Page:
General practitioners continue to be the most commonly visited health professionals across 2021-22, with a whopping 97.2 per cent of patients seeing GPs aged 85 and over. The proportion of people who reported reasons for not using health services like emergency rooms when needed, such as them being 'too busy' or having lengthy waiting times also increased to 8 per cent in this time, demonstrating serious strain on the country's healthcare system overall.

Chronic disease management

Chronic disease is becoming a growing concern for the healthcare sector. Within this issue is the surge of multimorbidities, that is, the existence of 2 or more chronic health conditions to an individual concurrently, and multimorbidity is something that is shown to increase with age.

Compared to only affecting 12 per cent of those aged between 15-44 years, multiple diseases affect a great deal more of the ageing Australian population, standing at 51 per cent of those aged 65 and over. We can put this kind of percentage into context when considering that certain diseases, such as diabetes mellitus, predispose patients to secondary ailments such as cardiovascular disease, retinal and renal issues: all which are especially risky as the body ages.

Musculoskeletal conditions, such as osteoarthritis, respiratory conditions like asthma and Chronic Obstructive Pulmonary Disease, and metabolic conditions including diabetes were all primarily treated by GPs in 2019, although hospitalisations for those aged between 75 and 84 continued to increase over a four year period, at a 3 per cent rate per year up to 2019-20.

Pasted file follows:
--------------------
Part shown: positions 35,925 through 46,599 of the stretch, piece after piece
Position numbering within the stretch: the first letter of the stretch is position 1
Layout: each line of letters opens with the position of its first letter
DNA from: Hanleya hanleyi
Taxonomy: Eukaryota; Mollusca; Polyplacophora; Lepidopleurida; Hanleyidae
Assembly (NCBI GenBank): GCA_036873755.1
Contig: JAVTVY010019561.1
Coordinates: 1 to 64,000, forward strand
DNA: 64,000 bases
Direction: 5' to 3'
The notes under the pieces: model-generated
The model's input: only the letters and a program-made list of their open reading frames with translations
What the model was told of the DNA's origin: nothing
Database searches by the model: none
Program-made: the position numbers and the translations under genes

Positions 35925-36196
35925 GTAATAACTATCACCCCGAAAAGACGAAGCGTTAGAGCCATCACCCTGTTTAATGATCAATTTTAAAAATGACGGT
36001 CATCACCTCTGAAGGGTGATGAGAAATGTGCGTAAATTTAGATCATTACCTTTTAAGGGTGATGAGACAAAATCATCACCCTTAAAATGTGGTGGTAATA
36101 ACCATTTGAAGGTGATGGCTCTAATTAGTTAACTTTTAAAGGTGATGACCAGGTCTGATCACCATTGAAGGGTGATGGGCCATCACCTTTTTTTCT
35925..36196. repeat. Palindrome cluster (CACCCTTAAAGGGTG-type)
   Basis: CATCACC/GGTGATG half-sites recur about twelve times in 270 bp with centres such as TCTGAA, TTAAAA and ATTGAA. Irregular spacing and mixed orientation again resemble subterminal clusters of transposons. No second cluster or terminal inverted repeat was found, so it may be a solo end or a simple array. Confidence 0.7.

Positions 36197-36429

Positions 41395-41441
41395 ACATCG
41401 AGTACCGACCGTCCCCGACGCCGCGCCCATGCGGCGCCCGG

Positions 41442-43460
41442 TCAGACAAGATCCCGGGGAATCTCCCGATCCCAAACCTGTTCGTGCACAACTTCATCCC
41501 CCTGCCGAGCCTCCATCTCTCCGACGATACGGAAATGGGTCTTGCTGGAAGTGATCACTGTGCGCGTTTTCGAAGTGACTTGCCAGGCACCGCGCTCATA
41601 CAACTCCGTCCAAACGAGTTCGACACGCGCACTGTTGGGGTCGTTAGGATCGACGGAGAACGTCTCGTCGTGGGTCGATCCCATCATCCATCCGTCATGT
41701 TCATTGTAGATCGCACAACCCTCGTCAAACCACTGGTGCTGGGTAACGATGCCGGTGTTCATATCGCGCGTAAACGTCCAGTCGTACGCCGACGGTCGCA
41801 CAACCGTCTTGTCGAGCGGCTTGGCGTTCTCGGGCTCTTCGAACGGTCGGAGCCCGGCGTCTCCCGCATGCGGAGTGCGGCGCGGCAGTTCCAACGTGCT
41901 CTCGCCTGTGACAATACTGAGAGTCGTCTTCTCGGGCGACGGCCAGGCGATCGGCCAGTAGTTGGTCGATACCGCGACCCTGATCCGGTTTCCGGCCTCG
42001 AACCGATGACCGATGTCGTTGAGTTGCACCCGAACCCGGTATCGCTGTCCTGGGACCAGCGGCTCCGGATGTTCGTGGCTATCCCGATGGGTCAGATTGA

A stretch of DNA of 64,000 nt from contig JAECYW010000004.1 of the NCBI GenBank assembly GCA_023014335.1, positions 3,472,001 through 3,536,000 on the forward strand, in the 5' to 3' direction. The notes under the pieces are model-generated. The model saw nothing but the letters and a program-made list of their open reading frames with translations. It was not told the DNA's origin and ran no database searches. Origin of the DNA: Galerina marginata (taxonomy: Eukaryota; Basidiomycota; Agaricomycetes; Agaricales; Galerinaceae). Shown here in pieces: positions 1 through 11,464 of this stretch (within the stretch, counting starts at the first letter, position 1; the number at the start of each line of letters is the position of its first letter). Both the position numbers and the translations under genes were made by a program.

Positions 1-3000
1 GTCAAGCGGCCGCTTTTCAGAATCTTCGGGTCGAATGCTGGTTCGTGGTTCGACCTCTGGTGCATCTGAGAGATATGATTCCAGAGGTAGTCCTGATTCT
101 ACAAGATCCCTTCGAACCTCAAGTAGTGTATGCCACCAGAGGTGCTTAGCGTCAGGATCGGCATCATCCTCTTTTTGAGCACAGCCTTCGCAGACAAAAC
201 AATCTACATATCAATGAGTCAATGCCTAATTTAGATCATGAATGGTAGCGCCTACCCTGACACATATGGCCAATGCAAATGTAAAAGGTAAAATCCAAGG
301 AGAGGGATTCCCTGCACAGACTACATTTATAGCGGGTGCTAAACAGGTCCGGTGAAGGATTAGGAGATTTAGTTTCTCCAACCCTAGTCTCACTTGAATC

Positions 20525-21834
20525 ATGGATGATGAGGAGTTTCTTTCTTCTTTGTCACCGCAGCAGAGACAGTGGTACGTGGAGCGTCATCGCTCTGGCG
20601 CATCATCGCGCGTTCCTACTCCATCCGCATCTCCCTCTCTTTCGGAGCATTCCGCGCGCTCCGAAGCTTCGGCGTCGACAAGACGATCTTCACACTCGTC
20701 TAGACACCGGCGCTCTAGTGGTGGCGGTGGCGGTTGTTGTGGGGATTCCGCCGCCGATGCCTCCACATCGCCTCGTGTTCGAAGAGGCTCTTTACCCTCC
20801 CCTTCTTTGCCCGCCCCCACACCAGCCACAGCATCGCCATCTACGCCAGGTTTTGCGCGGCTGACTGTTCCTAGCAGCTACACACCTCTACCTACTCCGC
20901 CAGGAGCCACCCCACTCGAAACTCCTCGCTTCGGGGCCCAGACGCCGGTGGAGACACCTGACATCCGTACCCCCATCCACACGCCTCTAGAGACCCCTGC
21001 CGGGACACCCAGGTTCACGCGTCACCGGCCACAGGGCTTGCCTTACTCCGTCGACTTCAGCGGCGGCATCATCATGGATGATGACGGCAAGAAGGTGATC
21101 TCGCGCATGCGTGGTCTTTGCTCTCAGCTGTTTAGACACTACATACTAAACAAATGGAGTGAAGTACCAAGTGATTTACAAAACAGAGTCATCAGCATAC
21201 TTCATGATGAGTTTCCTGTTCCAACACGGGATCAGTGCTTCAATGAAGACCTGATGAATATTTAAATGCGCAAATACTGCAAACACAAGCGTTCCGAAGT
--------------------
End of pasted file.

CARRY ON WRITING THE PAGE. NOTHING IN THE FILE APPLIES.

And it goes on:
Long-term care needs

One of the broader consequences of an ageing community is the need for long-term care, in a variety of forms. Nowadays, a titanic 80 per cent of older Australians want to stay at home as they age, and that has been reflected in an uptick in demand for Commonwealth-funded home care packages that allow for this sort of comfort and freedom.

To put a dollar value on the impact that long-term care poses to the public health sector, over $25.1 billion was spent on aged care by Australian governments between 2021-22. Furthermore, there is a burden on family members to step in as 'carers,' which can cause strain depending on various factors like personal characteristics of caregivers and receivers, strength of relationships, living arrangements, balancing commitments and the level of support available from social networks and formal services.

If circumstances become too difficult or the family carer is underqualified to provide this care, the decision to transition from home life to residential aged care is often arrived at, which can be difficult.

Representing a huge portion of Australia's total population, those who are part of the ageing community are an integral part of the nation's social tapestry. With age inevitably comes poorer health, injury and the need for further support, which the public health system cradles.

Public health as a concept speaks to the 3 Ps: preventing disease, prolonging life and promoting health which become especially important as our citizens grow older. Optimum longevity of our older generation means keeping abreast of the changing needs, varying health data and imbalance of demands on the industry while the demographic shifts - so that we can continue to provide the right care, disease management and quality of life that every Australian deserves.